Visitors tour the USS Arizona memorial at the Pearl Harbor historical site and memorial in Honolulu, Hawaii. The Navy wants to cover a famous runway in Pearl Harbor with solar panels. (Emmanuel Dunand / AFP via Getty)
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History buffs say the famous runway at Pearl Harbor's Ford Island is under attack once again this time from the U.S. Navy itself, which may cover it with solar panels.
The unused runway in the center of the military base at Pearl Harbor is a good location for the solar project and is "critically important to achieving renewable energy mandates," said Navy spokeswoman Agnes Tauyan. But American history aficionados say the site should be preserved as sacred ground.
"We totally agree with (the Navy) being green, but we don't think they should do it where Americans spilled their red blood," said Ken DeHoff, director of the Pacific Aviation Museum, located in an airplane hangar on Ford Island. "There's plenty of room for them to create this project off to the west, which is just scrub oak and abandoned land."
The runway is part of a decommissioned airfield now, but on Dec. 7, 1941, 33 of the 70 aircraft on the ground at Ford Island and one hangar were destroyed during the Japanese surprise attack. In 1964, the runway and the rest of Ford Island were designated a National Historic Landmark.
The Navy's plan that is under consideration would cover Ford Island's 4,000-foot runway and 14 acres of adjoining land with 60,000 solar-energy panels. The goal is to convert at least 50 percent of the Navy's energy demands to alternative sources by 2020.
The Pacific Aviation Museum has opposed the proposed project because it says it does not respect the runway's significance in American history.
"Consider the hue and cry should a 60,000-panel project be located at Gettysburg or Valley Forge," the museum said in a written statement. DeHoff said the museum suggested the Navy build the solar panel array at West Loch, an unused area to the west of the airfield on Waipio Peninsula, but he said the Navy rejected the alternative location because it was within the "blast arc," or minimum safe distance, of an area where the Navy stores ammunition.
The museum gives tours of the island that feature the runway, hangars and iconic red-and-white spiraled control tower that was featured prominently in the movies "Pearl Harbor" and "Tora! Tora! Tora!"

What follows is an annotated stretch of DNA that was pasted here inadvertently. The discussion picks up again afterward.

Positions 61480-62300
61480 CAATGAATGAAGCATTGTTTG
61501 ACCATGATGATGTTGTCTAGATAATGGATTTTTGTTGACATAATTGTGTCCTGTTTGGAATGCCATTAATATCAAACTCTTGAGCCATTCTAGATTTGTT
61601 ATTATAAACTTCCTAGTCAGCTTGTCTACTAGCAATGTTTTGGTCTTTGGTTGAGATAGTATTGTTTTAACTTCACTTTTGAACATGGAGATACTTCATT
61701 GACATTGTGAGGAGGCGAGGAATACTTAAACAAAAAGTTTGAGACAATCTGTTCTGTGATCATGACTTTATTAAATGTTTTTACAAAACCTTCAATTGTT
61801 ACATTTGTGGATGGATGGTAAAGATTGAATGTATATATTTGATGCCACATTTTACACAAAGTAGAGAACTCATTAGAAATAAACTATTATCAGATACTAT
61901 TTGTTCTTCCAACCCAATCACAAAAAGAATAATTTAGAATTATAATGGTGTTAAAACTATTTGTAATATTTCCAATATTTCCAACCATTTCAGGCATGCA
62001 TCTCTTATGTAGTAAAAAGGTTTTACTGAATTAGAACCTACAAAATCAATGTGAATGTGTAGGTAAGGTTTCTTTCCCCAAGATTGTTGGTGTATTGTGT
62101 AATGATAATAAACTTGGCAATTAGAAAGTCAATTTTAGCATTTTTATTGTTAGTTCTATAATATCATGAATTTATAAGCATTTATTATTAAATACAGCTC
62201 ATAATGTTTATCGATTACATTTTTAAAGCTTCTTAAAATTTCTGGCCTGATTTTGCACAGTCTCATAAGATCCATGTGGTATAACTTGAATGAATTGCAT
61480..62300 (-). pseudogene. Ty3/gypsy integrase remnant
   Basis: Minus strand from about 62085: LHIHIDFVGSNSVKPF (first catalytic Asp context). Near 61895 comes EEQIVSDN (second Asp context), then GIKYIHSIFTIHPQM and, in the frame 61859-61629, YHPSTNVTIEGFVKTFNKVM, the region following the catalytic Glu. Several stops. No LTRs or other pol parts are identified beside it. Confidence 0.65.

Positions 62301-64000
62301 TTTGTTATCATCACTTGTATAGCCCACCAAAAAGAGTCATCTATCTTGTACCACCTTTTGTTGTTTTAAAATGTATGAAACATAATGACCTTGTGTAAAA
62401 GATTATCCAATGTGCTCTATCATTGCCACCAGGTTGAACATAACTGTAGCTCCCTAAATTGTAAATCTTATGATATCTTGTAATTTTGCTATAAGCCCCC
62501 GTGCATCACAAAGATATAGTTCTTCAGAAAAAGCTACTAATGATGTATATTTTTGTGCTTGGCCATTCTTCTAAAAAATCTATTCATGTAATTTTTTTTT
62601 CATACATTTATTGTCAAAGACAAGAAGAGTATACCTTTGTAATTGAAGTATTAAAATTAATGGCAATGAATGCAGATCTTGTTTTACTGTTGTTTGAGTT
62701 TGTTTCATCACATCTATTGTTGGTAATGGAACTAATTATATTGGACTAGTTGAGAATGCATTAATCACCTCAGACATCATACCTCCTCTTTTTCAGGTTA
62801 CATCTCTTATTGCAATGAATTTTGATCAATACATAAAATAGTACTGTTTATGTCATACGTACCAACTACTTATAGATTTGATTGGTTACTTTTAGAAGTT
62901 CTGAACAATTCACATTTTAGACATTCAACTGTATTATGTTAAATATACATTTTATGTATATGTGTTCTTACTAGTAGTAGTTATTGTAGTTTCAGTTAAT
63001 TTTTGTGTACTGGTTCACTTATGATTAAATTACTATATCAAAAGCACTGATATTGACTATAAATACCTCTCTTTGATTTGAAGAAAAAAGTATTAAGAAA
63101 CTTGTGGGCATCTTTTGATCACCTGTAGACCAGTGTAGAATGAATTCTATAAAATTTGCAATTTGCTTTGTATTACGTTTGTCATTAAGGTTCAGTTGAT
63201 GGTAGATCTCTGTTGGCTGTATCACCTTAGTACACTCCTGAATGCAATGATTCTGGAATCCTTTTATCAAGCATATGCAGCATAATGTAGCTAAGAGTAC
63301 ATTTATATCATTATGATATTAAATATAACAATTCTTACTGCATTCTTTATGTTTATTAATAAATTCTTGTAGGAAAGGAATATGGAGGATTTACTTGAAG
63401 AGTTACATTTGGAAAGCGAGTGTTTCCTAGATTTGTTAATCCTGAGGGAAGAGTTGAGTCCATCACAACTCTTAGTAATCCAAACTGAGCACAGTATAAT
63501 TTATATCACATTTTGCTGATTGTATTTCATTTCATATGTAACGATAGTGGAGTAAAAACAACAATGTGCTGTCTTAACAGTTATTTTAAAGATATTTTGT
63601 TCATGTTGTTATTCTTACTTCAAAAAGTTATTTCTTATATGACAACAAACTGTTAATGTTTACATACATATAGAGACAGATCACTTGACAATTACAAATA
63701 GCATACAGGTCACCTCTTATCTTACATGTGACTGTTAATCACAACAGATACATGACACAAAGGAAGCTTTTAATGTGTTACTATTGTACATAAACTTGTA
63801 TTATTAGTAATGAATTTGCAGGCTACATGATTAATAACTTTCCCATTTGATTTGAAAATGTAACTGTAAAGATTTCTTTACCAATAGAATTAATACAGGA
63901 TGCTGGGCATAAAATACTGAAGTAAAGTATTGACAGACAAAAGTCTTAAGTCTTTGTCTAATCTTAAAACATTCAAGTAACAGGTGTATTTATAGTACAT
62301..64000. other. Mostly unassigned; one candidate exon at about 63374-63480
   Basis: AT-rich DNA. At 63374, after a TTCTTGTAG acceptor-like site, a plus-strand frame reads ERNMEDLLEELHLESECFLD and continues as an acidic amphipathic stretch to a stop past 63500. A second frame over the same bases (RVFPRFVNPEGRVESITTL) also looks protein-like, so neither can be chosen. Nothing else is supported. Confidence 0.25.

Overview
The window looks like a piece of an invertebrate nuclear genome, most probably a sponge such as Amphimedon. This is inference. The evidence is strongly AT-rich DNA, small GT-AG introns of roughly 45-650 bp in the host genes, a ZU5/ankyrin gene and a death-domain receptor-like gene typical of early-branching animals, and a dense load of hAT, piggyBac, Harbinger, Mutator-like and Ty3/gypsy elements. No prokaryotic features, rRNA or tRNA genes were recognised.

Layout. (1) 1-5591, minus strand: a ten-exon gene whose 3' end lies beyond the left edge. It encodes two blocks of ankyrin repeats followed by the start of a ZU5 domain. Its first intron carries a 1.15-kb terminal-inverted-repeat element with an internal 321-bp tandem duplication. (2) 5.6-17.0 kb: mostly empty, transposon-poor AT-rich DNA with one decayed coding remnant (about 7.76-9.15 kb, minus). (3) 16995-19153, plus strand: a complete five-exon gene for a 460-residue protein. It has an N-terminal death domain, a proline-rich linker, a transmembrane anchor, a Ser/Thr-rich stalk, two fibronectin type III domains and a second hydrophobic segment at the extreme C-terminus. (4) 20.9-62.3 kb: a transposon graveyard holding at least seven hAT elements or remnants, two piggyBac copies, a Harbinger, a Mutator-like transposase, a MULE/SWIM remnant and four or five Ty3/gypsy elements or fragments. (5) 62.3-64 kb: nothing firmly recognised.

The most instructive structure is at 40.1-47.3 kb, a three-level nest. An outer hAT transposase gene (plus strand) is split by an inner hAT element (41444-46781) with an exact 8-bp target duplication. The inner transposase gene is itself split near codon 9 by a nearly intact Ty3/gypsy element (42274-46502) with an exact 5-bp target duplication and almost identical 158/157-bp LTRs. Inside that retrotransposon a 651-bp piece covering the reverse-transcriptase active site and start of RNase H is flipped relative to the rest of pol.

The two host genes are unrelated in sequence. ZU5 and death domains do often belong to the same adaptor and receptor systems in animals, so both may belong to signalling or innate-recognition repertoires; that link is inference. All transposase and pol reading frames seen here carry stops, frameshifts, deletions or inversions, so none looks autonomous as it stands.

The island is also home to the battleship Missouri as well as monuments to the battleships Utah and Oklahoma. Tauyan said the proposal is part of a project that "includes installation of PV arrays on roofs, parking shade structures and available parcels of land" in military installations across the state of Hawaii, and that the project is critically important to "achieving energy security."
According to the Navy, the runway at Ford Island is under consideration for the panels because "it is an inactive space that is ideally located and sized." The Navy says the photovoltaic panel systems will be built, owned, operated and maintained by three energy companies awarded a $500 million contract to provide locally generated energy to the Navy.
The Navy says the West Loch location has not yet been completely ruled out and that several potential locations are being considered while the Navy conducts an environmental assessment of the surrounding area.
DeHoff said that although the runway hasn't been maintained since its deactivation in 1999, the site's historical significance, along with its importance to the local community, hasn't diminished. "This is an area that the kids play in, and they're going to cover it up and put a 7-foot high fence around it and basically make the place a monstrosity," he said.
Along with the roughly 450 homes housing Navy personnel and their families on the island, DeHoff said the museum has about 200,000 visitors a year.
According to the Pacific Aviation Museum, the Navy's initial proposal was to erect the 60,000 blue, 4-by-6-foot solar panels in a way that would resemble the historic runway when seen from the air, with a white X placed every 1,000 feet along the array as if it were a closed runway.
Barbara Bloom, a museum representative, said the Navy's design is unacceptable because "it's going to look like the runway's made of Legos."
Tauyan said the Navy "remains committed to balancing our responsibility towards environmental stewardship, energy security and the preservation of historically significant facilities and structures."